Table 3 Odds ratios and 95% CIs for any mental health condition by age, gender, socioeconomic status and number of physical conditions
Fig. 3
figure3

Prevalence of physical and mental health comorbidity and the association with educational attainment

Comorbidities of people diagnosed with heart disease, diabetes, chronic obstructive pulmonary disease or cancer were common for people with low educational attainment (Table 4). People with the lowest educational level were more likely to have heart disease, diabetes, COPD and depression (measured as long term use of antidepressant medications) as comorbidities compared to people with the highest educational attainment (Table 4).

Table 4 Selected comorbidities in people with four common disorders by educational attainment

Discussion

Our results reveal that multimorbidity is common in the Danish population and is substantial among the elderly; more than half of the population aged 65 years and up has at least two chronic conditions and one-fourth of the population between the ages of 45 and 64 years is living with multimorbidity. Furthermore, multimorbidity is more prevalent among women than among men and twice as prevalent in the population with the lowest educational attainment, compared to those with postgraduate education. Accordingly, the results show that multimorbidity is negatively associated with educational attainment. The risk of having a mental health condition was higher for women and for people with lower secondary education or vocational training and increased with age and the number of physical conditions. Further, the results showed that comorbidities of heart disease, diabetes, chronic obstructive pulmonary disease or cancer were common for people with low educational attainment.

Our results are comparable to those of other studies finding that age, lower socioeconomic status and gender are associated with multimorbidity [4, 18, 25,26,27], and the multimorbidity prevalence we report is comparable to that reported by Orueta et al. [25] and Barnett et al. [4]. Orueta et al. found that 23.6% of the total Basque population had two or more chronic conditions [25], and Barnet et al. found that 23.2% of all patients in Scotland had two or more chronic conditions [4], compared to 21.6% in our study. Both studies found the same prevalence patterns across socioeconomic groups [4, 25]. Orueta et al. used health administrative databases from both primary care and hospitals and a list of 52 chronic conditions [25] and Barnet et al. used data from primary care to identify chronic conditions and included 40 conditions [4]; in contrast, we used data from both the primary and secondary sectors and included only 16 diagnoses. The study populations in Orueta et al.’s and Barnett et al.’s studies included children aged 0–15 years. This group was not included in our study population because very few children under the age of 16 years have multimorbidity [4]. Further, both studies defined socioeconomic status by the area in which a person lived [4, 25], whereas individual educational attainment was used as an indicator of socioeconomic status in this study. We believe that similar patterns identified in several European populations reflect the fact that the number of included conditions does not affect the overall results because the most prevalent conditions are included in all studies. Similarly, including diagnoses from both primary and secondary sectors, compared to including only diagnoses from the primary care sector, does not substantially affect the results as long as the primary care sector diagnoses conditions. This is consistent with Harrison et al., who concluded that multimorbidity defined as two or more diseases can be accurately measured using varying definitions that include as few as 12 prevalent chronic conditions [7]. Thus, we believe that the comparable patterns of multimorbidity prevalence suggest that similar patterns are likely to be found in other Western European countries.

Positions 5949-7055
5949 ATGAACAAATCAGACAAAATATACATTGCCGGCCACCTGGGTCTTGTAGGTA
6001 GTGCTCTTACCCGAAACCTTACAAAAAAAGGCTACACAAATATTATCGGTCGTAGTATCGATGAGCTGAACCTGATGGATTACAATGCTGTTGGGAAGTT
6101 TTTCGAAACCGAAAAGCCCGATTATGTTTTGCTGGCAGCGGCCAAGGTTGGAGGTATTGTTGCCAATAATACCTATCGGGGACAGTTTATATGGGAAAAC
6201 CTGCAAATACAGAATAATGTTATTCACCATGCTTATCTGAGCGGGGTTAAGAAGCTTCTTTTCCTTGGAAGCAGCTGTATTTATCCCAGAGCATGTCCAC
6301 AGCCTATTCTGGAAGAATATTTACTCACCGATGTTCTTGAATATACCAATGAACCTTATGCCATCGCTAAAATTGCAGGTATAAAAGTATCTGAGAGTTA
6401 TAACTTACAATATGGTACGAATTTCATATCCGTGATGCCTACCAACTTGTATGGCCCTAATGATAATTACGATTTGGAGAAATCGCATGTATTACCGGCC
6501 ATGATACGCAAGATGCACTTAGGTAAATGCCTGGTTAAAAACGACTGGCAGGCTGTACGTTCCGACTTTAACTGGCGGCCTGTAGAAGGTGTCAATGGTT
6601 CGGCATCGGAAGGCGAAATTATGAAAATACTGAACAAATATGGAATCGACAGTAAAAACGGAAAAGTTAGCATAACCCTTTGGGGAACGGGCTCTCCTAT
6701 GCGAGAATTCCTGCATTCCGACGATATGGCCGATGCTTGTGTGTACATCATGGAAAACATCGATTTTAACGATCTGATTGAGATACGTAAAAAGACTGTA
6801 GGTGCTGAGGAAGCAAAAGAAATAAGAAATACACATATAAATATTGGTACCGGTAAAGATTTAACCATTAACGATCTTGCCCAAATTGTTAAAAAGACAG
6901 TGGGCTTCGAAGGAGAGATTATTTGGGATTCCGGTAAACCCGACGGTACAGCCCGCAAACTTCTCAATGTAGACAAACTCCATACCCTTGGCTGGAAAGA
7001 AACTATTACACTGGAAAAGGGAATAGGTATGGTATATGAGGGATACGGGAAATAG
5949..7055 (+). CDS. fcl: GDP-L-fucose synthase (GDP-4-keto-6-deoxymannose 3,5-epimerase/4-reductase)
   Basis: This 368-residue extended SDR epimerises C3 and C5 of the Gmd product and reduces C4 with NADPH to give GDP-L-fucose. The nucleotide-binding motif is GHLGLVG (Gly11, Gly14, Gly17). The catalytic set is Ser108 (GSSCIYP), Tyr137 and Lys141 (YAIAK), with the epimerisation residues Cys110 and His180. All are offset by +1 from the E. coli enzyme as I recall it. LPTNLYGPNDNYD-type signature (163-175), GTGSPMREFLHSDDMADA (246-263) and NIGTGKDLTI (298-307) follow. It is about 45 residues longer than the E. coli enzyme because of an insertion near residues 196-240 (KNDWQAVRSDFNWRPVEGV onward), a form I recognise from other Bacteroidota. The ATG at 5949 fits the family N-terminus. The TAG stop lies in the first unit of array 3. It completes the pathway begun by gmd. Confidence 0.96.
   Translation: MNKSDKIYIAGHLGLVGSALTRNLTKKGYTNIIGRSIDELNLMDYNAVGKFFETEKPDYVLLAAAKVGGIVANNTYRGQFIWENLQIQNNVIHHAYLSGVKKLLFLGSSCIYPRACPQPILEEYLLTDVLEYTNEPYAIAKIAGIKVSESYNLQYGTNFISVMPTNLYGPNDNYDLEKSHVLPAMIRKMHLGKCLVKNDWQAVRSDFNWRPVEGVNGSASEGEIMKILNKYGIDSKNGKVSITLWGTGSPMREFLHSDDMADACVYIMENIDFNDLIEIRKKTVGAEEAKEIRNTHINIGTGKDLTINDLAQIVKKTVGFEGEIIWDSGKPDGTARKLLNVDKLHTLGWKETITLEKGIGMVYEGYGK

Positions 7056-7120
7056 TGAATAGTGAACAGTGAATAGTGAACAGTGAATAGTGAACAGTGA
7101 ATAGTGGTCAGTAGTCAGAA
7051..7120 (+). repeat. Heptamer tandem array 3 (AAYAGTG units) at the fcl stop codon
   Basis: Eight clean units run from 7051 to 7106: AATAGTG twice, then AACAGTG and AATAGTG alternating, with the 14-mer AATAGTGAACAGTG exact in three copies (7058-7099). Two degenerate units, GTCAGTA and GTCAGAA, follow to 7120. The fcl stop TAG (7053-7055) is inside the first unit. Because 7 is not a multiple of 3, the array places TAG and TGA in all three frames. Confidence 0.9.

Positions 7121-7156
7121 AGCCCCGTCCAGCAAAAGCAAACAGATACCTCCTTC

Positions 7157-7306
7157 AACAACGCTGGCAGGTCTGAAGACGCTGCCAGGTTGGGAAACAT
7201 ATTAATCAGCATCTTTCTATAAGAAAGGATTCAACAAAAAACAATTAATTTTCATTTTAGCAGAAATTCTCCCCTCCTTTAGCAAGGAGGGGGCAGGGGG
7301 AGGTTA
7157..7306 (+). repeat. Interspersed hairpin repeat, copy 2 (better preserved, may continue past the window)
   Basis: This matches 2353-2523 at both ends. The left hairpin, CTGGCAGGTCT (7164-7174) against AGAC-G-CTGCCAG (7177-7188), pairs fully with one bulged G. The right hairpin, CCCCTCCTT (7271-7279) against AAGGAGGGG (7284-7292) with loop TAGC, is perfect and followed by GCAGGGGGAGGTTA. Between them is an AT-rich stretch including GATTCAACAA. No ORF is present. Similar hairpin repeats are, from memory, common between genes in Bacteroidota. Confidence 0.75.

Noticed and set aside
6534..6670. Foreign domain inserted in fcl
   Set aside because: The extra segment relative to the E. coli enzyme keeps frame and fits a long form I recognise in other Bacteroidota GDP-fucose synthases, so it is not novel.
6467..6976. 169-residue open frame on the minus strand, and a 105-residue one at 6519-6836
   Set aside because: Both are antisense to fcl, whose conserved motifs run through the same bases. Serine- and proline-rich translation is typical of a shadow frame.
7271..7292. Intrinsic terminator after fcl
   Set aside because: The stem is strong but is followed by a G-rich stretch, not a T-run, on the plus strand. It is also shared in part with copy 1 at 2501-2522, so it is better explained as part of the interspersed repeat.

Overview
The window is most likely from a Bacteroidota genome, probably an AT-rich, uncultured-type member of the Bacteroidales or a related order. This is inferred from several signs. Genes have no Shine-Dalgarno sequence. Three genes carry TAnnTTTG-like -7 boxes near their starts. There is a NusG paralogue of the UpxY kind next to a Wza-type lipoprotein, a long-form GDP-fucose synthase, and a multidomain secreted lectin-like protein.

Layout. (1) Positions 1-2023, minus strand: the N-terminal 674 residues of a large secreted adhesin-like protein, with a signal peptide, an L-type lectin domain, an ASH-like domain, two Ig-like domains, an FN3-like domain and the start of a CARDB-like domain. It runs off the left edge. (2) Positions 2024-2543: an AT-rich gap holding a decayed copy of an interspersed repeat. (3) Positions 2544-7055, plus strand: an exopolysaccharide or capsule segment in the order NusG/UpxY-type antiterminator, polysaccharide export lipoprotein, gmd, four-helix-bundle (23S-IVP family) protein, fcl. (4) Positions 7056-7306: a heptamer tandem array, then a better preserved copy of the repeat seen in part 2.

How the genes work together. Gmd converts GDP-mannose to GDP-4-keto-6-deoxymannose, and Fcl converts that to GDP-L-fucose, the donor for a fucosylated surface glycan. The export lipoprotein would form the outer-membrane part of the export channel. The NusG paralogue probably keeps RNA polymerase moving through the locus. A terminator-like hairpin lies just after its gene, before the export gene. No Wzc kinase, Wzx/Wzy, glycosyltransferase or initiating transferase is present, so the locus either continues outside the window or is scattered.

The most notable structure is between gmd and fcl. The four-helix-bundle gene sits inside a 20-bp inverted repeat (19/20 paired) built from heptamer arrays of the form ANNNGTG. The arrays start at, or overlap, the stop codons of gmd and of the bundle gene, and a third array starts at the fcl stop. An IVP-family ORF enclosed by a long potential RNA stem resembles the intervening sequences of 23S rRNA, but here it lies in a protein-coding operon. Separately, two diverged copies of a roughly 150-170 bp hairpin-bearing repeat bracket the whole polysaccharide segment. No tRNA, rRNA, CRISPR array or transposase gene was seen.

In keeping with this, our findings related to the relationship of multimorbidity to age are also consistent with recent studies from the Netherlands [10] and Ireland [28], both based on data from general practice, measuring multimorbidity as two or more co-occurring chronic conditions and using a list of 29 and 147 chronic conditions, respectively. Our results are also comparable with those of an English study with regard to prevalence and age and socioeconomic status [29]. The study is based on data from primary care and uses two different approaches to define multimorbidity. The prevalence of physical and mental health comorbidity of 4.9% in our study was lower than the 8.3% reported by Barnett et al. in a Scottish population [4] and the 7.9% reported by Bobo et al. in a US population [17]. Chronic conditions in our study were identified by algorithms based on ICD-10 codes from the hospital system, medication prescriptions and some services provided by primary care; consequently, mental health conditions that were not treated with medications were not identified. This may explain the differences in reported prevalence of physical and mental health comorbidity because both studies noted above [4, 17] included data from primary care, where we assume that diagnoses of mental health conditions are not contingent on medication use.